Island’s End by Padma Venkatraman.  (2011).  228 pages.  Putnam.  Grades 6-9.  Realistic Fiction, Novel.

This book is an example of how reading a book about a place that is new to us takes us on a learning journey.  The author’s trip to the Andaman Islands of India provided her with background about the indigenous people who live there.  Venkatraman’s expertise is in oceanography and her research trip to the Andaman Islands also gave her an opportunity to learn about the people whose history goes back seventy thousand years.  As the plot of the novel makes clear the challenge for these people is to find a way to keep their culture alive and prevent the destruction of their islands while at the same time building bridges with modern societies.  In the story the young teenager who has become the spiritual leader of the tribe, leads her people to safety before a tsunami strikes the island.  That incident is based on an actual event when the tsunami of December, 2004 wreaked destruction across the planet.  The author relates in her note at the end of the book how “several “primitive” groups living on the Andaman Islands escaped to safety.”    Their “ancient knowledge of the movement of wind and oceans and a sensitivity to the behavior of sea birds and island creatures may have warned these native people to flee inland in the nick of time.”   As this novel so strongly shows, modern people need to take a journey of discovery to learn about the ancient knowledge of these people.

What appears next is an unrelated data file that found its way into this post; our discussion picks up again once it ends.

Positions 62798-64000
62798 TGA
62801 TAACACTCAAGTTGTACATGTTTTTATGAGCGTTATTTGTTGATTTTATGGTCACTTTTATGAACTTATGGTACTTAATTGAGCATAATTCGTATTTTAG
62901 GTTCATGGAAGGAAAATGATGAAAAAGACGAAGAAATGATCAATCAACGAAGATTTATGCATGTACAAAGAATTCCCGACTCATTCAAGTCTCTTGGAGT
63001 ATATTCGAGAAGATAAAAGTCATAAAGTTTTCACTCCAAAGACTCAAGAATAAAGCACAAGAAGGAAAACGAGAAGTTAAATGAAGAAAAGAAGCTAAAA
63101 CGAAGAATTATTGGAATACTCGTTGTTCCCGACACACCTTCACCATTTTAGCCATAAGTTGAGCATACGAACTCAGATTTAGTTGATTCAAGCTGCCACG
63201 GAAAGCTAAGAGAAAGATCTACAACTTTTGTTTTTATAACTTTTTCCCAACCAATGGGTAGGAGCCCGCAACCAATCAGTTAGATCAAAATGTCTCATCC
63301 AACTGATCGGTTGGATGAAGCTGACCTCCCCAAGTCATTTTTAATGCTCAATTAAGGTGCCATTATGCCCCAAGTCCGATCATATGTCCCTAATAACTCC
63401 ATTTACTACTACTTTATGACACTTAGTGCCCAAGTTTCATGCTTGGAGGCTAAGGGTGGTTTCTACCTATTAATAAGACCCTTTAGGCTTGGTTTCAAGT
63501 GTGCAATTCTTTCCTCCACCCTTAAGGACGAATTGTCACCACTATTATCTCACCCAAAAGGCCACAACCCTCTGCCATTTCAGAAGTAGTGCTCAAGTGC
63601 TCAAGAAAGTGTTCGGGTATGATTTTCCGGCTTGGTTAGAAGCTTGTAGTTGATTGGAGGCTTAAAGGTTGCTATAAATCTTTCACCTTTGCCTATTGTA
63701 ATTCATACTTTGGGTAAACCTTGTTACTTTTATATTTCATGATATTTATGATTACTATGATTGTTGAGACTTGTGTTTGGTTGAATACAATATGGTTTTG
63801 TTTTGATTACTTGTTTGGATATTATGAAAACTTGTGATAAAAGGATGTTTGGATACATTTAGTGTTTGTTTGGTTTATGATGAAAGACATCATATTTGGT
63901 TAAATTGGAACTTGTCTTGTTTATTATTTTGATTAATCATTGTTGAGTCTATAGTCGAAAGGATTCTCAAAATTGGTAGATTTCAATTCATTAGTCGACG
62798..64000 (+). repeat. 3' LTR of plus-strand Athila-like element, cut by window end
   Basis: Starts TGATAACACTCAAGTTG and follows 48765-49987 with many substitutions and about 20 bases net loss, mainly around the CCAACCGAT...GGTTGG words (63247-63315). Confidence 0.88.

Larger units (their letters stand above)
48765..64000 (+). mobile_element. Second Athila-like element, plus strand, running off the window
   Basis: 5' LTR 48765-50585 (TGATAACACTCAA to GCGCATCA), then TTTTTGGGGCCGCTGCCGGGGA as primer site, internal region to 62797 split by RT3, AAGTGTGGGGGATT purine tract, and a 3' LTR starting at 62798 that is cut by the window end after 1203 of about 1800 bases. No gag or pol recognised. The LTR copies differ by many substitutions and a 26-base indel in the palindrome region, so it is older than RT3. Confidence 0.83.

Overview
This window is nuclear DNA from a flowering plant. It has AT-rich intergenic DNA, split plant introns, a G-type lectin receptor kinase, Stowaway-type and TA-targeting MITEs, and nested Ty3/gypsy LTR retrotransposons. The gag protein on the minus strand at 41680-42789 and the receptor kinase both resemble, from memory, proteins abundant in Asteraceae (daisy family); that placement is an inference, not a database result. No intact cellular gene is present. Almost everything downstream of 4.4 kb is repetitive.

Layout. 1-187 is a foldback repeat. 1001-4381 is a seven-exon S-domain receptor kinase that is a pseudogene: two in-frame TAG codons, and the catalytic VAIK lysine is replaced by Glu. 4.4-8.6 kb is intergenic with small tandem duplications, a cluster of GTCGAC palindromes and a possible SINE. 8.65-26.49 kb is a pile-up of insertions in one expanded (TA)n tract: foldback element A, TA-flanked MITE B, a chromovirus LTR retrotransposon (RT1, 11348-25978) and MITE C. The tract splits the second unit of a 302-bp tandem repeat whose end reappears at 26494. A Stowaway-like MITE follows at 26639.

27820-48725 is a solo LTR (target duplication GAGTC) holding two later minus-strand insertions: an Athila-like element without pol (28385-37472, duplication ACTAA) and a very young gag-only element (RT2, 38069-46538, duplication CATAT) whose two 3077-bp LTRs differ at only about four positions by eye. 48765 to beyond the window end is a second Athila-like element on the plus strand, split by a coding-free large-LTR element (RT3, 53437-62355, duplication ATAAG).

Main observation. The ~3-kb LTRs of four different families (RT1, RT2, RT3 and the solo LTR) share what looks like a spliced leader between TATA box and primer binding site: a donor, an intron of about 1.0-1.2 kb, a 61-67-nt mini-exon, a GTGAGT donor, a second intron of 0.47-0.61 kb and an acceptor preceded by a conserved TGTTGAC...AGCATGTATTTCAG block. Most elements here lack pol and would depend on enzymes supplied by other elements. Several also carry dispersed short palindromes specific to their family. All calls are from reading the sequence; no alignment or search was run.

Desperate Measures by Laura Summers.  (2011).  250 pages.  Putnam.  Grades 6-9.  Realistic Fiction, Novel.

This is a story about three siblings and their difficulties when their mother dies and their father is unable to care for them.  Finally, they come to a foster home where they feel  comfortable, but then they are told they must move on again.  After reading this novel, I was struck with several questions as I made strong connections.  The sisters and brother in this story undertake a desperate journey in order to not be sent to separate foster homes.  I wondered, what are the journeys, metaphorical and actual, that we take with our own families?   On our mutual journeys, how are our perceived roles different?  Vicky in this story thinks she is taking care of her learning disabled twin and younger brother.  But, how are they caring for her?  One of the strengths of this book is the way each sister tells the story in alternating chapters.  Seeing the different perspectives offered in the novel, made me wonder how would different members of our family tell about our journey?  We have been on a journey together, but how would our accounts differ?  How would knowing the different perspectives of each person change or influence each of our understanding?   This novel provoked my thinking.  Isn’t that what a good book should do?

These three books celebrate grandparents and emphasize the strength of the relationships between the generations.  They are distinguished by the waves of love they portray between grandparent and child.   Grandparents will want to read aloud the books to their youngsters.  Each book is an outstanding example of how a beautifully crafted text and illustrations can be melded together into a luscious and memorable picture book.


Your Moon, My Moon: A Grandmother’s Words to a Faraway Child  by Patricia MacLachlan. Illus. Bryan Collier.  Simon & Schuster.  Grades P- 3.  Picture Book.